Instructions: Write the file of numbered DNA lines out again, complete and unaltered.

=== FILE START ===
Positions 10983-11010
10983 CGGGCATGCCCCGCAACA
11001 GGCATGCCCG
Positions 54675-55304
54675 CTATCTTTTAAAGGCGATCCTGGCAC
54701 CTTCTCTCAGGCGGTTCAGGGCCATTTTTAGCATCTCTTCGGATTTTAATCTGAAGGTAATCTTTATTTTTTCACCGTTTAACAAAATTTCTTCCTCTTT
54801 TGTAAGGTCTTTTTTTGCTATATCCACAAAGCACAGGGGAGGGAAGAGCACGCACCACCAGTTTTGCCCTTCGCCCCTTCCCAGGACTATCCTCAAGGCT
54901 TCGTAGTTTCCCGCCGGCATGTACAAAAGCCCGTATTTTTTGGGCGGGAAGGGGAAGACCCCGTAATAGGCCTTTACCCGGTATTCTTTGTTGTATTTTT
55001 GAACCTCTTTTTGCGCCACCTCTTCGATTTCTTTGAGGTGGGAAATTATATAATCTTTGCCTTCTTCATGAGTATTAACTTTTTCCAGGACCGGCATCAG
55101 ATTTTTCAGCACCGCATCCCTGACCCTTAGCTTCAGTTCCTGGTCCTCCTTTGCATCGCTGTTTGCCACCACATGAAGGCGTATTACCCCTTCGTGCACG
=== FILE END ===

Positions 10983-11010
10983 CGGGCATGCCCCGCAACA
11001 GGCATGCCCG
Positions 54675-55304
54675 CTATCTTTTAAAGGCGATCCTGGCAC
54701 CTTCTCTCAGGCGGTTCAGGGCCATTTTTAGCATCTCTTCGGATTTTAATCTGAAGGTAATCTTTATTTTTTCACCGTTTAACAAAATTTCTTCCTCTTT
54801 TGTAAGGTCTTTTTTTGCTATATCCACAAAGCACAGGGGAGGGAAGAGCACGCACCACCAGTTTTGCCCTTCGCCCCTTCCCAGGACTATCCTCAAGGCT
54901 TCGTAGTTTCCCGCCGGCATGTACAAAAGCCCGTATTTTTTGGGCGGGAAGGGGAAGACCCCGTAATAGGCCTTTACCCGGTATTCTTTGTTGTATTTTT
55001 GAACCTCTTTTTGCGCCACCTCTTCGATTTCTTTGAGGTGGGAAATTATATAATCTTTGCCTTCTTCATGAGTATTAACTTTTTCCAGGACCGGCATCAG
55101 ATTTTTCAGCACCGCATCCCTGACCCTTAGCTTCAGTTCCTGGTCCTCCTTTGCATCGCTGTTTGCCACCACATGAAGGCGTATTACCCCTTCGTGCACG